Walakpa, July 29, 2015

Last night was not particularly restful.  The collapse had complicated matters quite a bit.  However, after breakfast, we went back to work.

The old location was not viable, so I picked a new spot about a meter south, which became Column Sample 2 (CS 2).  There was a bit of an overhang, and a very deep crack behind the bluff face.  We needed to get all that material out of there.  It took a bit of thought to figure out how to do it (not a usual archaeological operation, fortunately).  Finally, we put a blue tarp down on the bottom of the main cleft so we could drag fill without anyone having to be under any overhangs or unstable areas, everybody got out of the way, and I cut the overhang back while standing as far back from it as possible.  We then took the material out with a bucket brigade.  Once that was done, I levered all the cracked material off, and we took it out the same way.

Bucket brigade in action.
Bucket brigade in action.

Once that was done, I decided that we would excavate in levels labeled with letters, so we could proceed quickly, rather than wait for Owen to try to match levels in the detailed CS1 profile, which could have been a slow process.  It seemed like the fairly warm, dry weather was letting the face dry out while detailed profiling was happening, and the longer it was exposed the more chance of another collapse.  Owen would do another detailed profile after we got the column sample.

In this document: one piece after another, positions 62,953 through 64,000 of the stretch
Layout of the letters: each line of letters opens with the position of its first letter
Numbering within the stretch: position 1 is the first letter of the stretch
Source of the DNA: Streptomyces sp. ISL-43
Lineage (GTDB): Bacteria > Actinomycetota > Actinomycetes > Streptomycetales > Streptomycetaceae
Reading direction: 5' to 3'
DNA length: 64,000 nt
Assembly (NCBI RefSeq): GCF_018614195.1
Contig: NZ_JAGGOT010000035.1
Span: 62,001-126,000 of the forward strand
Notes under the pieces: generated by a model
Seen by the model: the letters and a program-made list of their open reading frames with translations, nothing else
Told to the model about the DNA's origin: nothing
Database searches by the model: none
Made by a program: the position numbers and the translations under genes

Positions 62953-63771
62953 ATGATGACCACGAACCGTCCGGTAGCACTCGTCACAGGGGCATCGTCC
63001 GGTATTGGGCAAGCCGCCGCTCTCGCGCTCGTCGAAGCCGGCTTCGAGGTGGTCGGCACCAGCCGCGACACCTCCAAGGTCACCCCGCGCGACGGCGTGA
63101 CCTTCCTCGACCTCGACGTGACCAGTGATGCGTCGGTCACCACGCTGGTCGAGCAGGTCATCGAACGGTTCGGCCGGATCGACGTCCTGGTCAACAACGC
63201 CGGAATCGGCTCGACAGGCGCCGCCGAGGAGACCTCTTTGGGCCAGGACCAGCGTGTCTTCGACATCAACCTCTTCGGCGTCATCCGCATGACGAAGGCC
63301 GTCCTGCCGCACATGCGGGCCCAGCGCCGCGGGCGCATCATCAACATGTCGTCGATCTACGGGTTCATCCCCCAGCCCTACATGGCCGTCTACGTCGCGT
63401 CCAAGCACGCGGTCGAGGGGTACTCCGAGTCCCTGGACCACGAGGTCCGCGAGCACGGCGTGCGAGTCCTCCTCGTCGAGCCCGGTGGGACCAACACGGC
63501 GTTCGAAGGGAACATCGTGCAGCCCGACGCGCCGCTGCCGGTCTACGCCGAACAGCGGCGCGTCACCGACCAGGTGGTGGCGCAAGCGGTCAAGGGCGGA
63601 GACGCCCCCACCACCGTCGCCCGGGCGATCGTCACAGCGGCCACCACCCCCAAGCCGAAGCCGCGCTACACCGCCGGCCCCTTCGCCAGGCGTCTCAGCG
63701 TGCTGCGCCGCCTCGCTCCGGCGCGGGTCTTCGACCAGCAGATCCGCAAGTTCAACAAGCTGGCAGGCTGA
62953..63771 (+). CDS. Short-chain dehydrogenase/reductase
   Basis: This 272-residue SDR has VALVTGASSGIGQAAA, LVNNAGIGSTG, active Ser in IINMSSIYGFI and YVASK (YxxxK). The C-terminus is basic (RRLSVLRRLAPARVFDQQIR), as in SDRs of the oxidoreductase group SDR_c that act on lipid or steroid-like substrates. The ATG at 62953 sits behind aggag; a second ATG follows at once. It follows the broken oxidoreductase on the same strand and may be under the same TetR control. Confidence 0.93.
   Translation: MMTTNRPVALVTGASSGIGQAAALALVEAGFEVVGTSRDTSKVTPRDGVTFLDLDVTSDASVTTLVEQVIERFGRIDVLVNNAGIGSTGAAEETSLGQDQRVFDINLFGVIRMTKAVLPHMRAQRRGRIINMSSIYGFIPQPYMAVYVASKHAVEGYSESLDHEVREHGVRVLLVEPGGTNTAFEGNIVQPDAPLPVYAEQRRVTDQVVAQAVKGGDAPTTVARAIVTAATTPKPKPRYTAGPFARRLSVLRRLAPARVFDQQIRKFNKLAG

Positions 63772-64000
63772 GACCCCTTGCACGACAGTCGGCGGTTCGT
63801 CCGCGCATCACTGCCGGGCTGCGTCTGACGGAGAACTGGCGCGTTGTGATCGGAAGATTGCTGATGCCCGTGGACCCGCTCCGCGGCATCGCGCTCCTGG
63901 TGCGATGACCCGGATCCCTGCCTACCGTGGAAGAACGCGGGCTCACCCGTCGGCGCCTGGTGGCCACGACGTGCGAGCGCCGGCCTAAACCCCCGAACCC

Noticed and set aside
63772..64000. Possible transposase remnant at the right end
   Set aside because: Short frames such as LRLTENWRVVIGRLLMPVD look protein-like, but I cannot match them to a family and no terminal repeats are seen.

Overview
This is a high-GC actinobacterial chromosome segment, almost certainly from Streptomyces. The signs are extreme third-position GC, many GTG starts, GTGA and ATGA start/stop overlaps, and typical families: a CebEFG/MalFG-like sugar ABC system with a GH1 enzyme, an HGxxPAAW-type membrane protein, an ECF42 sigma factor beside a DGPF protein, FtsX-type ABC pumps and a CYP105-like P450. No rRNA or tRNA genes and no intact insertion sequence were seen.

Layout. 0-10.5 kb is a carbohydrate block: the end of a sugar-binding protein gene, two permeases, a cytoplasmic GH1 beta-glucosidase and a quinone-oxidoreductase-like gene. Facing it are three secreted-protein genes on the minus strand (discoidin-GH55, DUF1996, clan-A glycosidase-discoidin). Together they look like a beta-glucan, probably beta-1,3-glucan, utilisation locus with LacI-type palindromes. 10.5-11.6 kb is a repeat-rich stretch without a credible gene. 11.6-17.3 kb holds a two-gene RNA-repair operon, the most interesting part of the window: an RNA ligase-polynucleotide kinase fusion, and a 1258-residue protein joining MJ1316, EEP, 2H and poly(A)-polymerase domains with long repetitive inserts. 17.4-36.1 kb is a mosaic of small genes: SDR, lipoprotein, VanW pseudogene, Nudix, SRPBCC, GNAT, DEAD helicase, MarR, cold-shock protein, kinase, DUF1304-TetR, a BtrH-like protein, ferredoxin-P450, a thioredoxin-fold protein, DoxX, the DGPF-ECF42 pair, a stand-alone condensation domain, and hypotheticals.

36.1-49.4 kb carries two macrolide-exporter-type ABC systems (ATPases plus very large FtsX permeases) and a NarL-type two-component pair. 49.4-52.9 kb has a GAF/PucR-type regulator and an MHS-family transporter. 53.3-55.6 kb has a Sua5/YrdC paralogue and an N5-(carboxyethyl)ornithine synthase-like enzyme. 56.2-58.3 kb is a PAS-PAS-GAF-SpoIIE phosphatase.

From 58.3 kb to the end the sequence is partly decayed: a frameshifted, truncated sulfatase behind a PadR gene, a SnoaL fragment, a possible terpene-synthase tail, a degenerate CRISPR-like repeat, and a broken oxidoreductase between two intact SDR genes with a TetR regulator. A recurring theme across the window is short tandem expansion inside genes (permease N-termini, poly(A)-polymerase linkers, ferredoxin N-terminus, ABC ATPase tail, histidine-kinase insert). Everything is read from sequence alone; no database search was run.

I also decided to make the sample a bit smaller in volume.  CS 1 we had been trying for 75 cm x 75 cm (mostly because that size fit between some prior disturbances), but 50 cm x 50 cm seemed more manageable in the time we had left.  One gallon from each sub level was retained as a bulk sample, and the remainder of sediment from the sub level was screened through 1/8″ and 1/4″ mesh.

We were just getting started when someone arrived to do a coastal DGPS survey that is part of the coastal mapping aspect of the Barrow Area Information Database project.  He passed on a message that said my boss needed me to come back into town.  (There is no effective connectivity at Walakpa, which is why this is being posted after the fact).  I reviewed recording stratigraphy  (or artifacts if any showed up) with Laura Crawford, made sure everyone knew how to use the InReach is needed, and headed back to Barrow by ATV around 1PM.